I recently stumbled upon an absolutely incredible piece of software called Syntorial. Developed by Joe Hanley of Audible Genius, Syntorial is a “video game style training program” that teaches you the ins and outs of synthesizers one step a time.
The learning process that the app uses is brilliant. For each lesson, you are given a single parameter, with an explanation for what it does and how it can be applied. That part is great and all, but what makes Syntorial stand out is what comes next. You then face a challenge where you must recreate a synth patch using that parameter entirely be ear.
My listening has already developed a whole new level of refinement thanks to these lessons. Just listening to music like I regularly do I’m suddenly identifying which waveform is at a sound’s source, or what type of filter envelope they’re using. I’ve known all about how synths work for many many years, but this is the first time that I can truly hear it.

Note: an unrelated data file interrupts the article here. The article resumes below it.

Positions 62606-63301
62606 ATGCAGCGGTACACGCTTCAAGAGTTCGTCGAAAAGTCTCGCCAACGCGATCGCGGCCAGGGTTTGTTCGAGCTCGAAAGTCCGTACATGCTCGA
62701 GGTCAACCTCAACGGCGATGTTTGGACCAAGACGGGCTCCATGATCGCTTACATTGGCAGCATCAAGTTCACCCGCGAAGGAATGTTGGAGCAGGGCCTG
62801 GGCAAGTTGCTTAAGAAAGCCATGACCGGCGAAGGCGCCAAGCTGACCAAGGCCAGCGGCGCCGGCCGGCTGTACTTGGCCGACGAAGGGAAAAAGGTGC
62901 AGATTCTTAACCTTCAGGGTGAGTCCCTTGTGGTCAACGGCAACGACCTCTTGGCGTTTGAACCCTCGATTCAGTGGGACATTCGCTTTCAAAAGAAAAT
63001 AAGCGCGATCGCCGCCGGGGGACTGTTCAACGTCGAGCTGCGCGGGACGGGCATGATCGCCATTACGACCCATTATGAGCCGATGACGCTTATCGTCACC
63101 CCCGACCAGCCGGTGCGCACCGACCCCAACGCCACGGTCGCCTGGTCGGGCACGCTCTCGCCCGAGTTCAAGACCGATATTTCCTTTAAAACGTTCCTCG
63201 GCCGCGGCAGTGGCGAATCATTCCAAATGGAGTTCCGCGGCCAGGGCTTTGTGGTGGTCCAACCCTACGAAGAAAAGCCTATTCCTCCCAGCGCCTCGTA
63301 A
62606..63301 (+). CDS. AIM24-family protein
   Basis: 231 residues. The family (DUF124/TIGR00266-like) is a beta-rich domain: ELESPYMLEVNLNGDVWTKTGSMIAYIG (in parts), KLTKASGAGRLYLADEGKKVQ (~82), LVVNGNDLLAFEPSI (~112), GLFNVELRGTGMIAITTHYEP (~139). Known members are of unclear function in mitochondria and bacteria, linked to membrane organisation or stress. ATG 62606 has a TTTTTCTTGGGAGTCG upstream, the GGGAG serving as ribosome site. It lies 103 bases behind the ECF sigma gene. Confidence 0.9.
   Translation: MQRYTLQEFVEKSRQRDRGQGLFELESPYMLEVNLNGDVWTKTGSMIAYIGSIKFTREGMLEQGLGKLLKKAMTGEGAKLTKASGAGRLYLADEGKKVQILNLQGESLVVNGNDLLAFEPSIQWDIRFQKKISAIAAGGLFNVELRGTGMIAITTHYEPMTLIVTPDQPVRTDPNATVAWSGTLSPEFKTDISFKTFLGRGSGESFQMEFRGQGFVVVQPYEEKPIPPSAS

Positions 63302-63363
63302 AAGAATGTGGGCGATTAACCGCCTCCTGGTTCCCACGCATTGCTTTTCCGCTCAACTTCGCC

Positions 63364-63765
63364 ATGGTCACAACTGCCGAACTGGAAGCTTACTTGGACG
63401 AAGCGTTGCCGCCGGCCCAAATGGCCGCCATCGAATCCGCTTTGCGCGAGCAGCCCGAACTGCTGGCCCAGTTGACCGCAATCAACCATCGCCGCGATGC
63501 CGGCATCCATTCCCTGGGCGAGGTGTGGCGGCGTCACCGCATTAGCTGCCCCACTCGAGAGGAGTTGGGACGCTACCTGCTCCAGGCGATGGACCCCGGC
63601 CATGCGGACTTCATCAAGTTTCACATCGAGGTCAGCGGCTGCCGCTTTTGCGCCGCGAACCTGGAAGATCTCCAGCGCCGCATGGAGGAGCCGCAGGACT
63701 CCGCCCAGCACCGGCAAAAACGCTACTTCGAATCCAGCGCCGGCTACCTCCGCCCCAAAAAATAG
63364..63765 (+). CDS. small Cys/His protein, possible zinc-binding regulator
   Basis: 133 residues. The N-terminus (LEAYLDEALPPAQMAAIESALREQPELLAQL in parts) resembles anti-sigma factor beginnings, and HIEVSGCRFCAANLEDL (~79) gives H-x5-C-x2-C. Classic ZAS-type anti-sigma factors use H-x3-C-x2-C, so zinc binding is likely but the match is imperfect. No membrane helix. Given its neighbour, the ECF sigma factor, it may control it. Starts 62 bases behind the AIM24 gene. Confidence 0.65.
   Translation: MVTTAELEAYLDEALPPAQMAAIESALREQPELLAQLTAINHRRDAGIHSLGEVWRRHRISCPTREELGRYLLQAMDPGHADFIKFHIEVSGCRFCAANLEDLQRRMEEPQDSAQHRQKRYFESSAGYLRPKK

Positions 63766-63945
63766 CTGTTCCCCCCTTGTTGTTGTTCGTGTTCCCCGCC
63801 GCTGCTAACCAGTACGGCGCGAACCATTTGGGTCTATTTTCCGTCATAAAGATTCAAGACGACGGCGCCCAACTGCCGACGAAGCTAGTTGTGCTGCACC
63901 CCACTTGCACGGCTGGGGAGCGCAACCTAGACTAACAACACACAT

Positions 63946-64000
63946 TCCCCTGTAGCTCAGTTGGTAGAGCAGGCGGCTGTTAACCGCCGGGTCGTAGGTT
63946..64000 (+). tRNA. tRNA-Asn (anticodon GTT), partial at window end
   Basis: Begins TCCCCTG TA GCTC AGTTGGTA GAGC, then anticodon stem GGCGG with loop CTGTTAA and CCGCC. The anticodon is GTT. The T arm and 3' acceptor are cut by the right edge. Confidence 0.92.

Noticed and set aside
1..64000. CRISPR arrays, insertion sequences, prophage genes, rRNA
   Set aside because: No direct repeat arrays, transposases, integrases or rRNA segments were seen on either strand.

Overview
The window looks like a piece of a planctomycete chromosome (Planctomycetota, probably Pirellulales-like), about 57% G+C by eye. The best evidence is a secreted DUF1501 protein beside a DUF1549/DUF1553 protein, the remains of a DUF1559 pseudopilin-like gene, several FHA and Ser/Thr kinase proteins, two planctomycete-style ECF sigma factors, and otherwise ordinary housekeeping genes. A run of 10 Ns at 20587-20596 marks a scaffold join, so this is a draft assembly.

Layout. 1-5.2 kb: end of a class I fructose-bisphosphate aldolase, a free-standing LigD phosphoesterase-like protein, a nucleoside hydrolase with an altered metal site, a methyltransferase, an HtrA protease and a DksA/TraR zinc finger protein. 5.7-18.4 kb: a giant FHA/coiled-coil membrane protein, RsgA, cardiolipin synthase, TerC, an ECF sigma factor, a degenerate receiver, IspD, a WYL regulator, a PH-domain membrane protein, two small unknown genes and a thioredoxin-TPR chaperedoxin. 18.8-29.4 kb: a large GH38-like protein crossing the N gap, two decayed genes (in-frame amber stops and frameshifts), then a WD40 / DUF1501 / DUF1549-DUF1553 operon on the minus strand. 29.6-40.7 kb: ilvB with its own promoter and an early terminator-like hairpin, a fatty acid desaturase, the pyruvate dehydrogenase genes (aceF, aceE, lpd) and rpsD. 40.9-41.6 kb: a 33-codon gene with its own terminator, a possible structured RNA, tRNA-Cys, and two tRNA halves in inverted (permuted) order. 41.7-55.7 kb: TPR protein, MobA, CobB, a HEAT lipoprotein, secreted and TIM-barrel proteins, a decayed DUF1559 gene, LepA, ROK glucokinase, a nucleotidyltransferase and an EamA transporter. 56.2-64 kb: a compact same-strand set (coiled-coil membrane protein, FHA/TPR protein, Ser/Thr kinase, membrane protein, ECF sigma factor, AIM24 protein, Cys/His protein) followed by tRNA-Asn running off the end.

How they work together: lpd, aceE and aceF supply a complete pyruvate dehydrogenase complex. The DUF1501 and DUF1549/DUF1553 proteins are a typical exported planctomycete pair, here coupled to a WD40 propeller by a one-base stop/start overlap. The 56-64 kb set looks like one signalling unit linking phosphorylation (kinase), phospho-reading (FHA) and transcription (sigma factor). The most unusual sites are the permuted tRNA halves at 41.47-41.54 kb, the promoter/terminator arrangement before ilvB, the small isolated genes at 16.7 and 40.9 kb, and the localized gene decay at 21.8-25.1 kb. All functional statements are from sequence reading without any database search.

I’ve only been using Syntorial for about a week, yet my skill creating and manipulating sounds has increased by 1000%. I have been having a lot of fun developing my own patches and using them in my writing. Creating my own patches instead of using factory presets has always been something I’ve made an effort to do, but I’ve never been able to create something as rich and interesting as I’ve wanted. Now I feel like I finally have the knowledge I need to put my tools to work.
It’s admittedly quite expensive, at $129 for the full price course. There are 22 free lessons, however, which give you a good grasp of what the program is all about. The free demo is a great way to get a feel for whether or not you want to go all in and buy the remaining lessons.
If you do enjoy the demo as much as I did and decide to get the full version, please consider using this affiliate link which adds no cost to you but helps me cover admin costs for this site.